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France Opens Trial of Liberian Rebel Commander


FILE - Fighters from the United Liberation Movement of Liberia (ULIMO) shoot their way through downtown Monrovia, LIberia, April 16, 1996.

Kunti Kamara, a former Liberian rebel commanfer, went on trial Monday in Paris on charges of crimes against humanity, torture and acts of barbarism during the West African country’s civil war in the 1990s.

Kamara, 47, is accused of “complicity in massive and systematic torture and inhumane acts” against civilians in Liberia's Lofa county in 1993-1994, as one of the leaders of the Ulimo armed group. He was then less than 20 years old at the time.

Kamara was arrested near Paris in 2018 and is now is facing life imprisonment. He maintains he is innocent.

During the investigation, he acknowledged having been a battlefield commander, leading about 80 soldiers during the civil war — a choice he said he made to defend himself against Charles Taylor's rival faction.

Kamara is being accused of hitting a man and then opened his chest with an ax in order to extract and eat his heart, according to court documents. He is also accused of having allowed and abetted rapes, sexual torture and compelling people into forced labor under inhumane conditions.

The trial by the Paris criminal court has been made possible under a French law that recognizes universal jurisdiction for crimes against humanity and acts of torture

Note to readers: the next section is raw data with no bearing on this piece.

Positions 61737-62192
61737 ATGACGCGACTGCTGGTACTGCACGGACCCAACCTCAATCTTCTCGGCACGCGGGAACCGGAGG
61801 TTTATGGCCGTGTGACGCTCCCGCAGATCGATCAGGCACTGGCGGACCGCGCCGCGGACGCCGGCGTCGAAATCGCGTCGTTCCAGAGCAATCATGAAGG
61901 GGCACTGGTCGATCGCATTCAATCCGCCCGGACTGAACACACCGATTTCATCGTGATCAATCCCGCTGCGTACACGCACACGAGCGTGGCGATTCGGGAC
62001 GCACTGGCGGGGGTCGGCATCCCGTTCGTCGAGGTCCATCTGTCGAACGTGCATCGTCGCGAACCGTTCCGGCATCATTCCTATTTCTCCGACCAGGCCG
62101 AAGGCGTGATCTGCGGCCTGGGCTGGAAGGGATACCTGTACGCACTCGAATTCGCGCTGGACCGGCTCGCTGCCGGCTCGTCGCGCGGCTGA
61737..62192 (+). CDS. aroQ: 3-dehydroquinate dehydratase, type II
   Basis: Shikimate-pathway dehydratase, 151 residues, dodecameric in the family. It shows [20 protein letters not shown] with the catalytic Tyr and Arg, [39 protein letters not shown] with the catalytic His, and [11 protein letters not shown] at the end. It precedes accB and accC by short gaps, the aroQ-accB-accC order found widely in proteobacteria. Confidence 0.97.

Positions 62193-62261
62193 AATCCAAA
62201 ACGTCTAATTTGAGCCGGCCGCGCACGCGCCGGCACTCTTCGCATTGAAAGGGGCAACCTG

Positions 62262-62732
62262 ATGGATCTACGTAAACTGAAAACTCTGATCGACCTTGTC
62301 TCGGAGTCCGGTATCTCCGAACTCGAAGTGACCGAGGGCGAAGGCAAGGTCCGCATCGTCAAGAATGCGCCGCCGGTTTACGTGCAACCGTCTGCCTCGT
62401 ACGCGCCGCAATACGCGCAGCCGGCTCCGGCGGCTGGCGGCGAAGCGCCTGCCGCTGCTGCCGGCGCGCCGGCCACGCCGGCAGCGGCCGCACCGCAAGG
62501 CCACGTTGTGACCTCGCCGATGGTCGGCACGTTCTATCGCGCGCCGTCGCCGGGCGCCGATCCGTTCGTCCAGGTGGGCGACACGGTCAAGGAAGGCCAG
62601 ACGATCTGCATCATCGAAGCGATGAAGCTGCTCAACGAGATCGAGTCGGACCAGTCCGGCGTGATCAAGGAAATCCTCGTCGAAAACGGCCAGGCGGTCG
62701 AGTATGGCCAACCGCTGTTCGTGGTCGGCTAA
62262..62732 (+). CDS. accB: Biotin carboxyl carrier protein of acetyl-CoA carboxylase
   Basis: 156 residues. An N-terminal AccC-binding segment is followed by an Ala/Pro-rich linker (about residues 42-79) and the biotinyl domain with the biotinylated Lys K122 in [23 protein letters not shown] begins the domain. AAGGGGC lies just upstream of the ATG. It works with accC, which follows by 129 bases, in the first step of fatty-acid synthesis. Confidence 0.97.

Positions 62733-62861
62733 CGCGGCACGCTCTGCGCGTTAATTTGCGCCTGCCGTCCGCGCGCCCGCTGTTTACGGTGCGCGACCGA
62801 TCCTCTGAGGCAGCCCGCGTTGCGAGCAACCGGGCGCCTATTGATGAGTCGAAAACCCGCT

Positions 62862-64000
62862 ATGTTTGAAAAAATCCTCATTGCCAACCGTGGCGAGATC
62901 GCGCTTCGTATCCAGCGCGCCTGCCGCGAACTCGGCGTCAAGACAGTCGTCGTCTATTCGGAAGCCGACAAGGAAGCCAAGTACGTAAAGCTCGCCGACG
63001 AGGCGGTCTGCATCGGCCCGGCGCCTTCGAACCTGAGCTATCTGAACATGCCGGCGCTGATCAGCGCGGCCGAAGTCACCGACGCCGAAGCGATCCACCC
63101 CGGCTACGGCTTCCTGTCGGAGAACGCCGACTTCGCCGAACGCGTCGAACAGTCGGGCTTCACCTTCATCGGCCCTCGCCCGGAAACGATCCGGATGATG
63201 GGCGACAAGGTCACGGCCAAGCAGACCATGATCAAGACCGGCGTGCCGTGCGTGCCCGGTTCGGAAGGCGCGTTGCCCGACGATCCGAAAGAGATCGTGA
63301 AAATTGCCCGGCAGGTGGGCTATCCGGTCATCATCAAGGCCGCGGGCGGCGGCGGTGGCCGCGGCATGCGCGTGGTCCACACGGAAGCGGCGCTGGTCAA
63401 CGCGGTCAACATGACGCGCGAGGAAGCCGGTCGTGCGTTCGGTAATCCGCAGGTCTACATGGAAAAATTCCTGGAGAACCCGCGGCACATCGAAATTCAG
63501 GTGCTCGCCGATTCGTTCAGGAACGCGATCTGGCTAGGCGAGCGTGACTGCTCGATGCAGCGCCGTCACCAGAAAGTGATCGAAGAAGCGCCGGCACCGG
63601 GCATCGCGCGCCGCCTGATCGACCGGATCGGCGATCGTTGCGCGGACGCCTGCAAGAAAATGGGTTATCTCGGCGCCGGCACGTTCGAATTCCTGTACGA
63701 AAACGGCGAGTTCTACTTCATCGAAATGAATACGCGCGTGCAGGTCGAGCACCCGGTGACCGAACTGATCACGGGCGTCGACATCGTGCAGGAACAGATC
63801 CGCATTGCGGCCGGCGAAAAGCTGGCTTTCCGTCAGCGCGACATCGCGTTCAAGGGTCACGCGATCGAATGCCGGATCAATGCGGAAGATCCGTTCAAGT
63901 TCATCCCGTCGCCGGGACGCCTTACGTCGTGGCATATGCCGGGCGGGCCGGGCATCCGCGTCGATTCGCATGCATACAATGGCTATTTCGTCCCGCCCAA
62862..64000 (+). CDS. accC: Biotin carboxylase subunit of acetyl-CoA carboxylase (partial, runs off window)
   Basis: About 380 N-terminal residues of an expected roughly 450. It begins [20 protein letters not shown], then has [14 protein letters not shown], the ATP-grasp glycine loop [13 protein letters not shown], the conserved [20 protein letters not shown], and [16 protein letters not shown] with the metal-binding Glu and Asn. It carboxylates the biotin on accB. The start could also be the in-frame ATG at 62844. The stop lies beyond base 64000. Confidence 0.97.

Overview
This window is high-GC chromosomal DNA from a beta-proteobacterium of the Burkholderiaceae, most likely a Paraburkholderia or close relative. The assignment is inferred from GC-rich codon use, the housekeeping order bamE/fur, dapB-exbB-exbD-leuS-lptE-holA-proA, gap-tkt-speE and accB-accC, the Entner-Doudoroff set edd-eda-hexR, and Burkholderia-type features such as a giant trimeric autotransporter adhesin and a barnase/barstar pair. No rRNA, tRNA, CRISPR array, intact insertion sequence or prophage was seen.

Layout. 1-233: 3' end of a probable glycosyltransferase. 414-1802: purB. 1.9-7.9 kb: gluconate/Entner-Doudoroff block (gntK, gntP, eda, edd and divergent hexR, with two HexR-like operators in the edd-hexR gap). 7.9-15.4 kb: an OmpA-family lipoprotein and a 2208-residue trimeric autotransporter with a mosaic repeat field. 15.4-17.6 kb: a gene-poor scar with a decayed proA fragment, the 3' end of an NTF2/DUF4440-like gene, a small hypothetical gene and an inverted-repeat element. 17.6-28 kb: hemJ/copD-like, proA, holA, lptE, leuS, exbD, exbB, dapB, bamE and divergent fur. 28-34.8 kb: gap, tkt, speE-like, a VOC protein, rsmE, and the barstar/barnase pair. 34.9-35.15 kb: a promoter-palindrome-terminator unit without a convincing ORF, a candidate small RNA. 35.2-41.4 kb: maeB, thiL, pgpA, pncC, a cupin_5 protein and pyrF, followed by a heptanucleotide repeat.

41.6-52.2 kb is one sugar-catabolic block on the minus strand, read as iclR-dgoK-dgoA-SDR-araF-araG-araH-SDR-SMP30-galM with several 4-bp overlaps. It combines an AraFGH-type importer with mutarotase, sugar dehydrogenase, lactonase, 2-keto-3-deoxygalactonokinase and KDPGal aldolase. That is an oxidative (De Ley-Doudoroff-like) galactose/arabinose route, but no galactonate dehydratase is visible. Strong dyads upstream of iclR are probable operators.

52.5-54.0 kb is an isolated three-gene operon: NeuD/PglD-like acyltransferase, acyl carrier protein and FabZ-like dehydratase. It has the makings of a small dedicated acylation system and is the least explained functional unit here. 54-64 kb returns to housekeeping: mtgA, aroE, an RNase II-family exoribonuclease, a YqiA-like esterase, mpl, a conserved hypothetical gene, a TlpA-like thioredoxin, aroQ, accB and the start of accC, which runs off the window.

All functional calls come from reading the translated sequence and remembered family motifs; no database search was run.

Hassan Bility, head of the Global Justice and Research Project, told The Associated Press that the trial "is a victory for Liberian victims and a warning to perpetrators that no matter where they are, we’re going to make sure they’re held accountable for the crimes they committed in Liberia.”

The Human Rights Watch (HRW) and the International Federation for Human Rights (FIDH) stressed in a statement that Liberia’s first civil war was especially marked by "violence against civilians, as warring factions massacred and raped civilians, pillaged, and forced children to kill and fight.”

Elise Keppler, HRW associate international justice director, said the trial is especially important due to “the failure of Liberian authorities to hold to account those responsible for serious crimes during the civil wars.”

Liberia’s back-to-back civil wars killed an estimated 250,000 people between 1989 and 2003.

The country's post-war truth and reconciliation commission in 2009 recommended prosecution for dozens of ex-warlords and their commanders bearing greatest responsibilities for the war.

But successive governments have largely ignored the recommendations, much to the disappointment and frustration of war victims.

Political analysts say this is largely because some of the key players in the war have occupied influential positions in government, including in the legislature, since the end of the war nearly 30 years ago.

During her visit to Liberia last week, the U.S. ambassador on war crimes, Dr. Beth Van Schaack, promised her government would support Liberia in this endeavor and claimed that the U.S. will partner with Liberia to achieve justice.

“100%” support Liberia if the country decided to establish a court to look into its past. That if something starts to move, that we should be a partner in that effort.”

The Paris trial, scheduled to last four weeks, is the fifth dealing with crimes against humanity and torture in France. The trial will be filmed to constitute historical archives.

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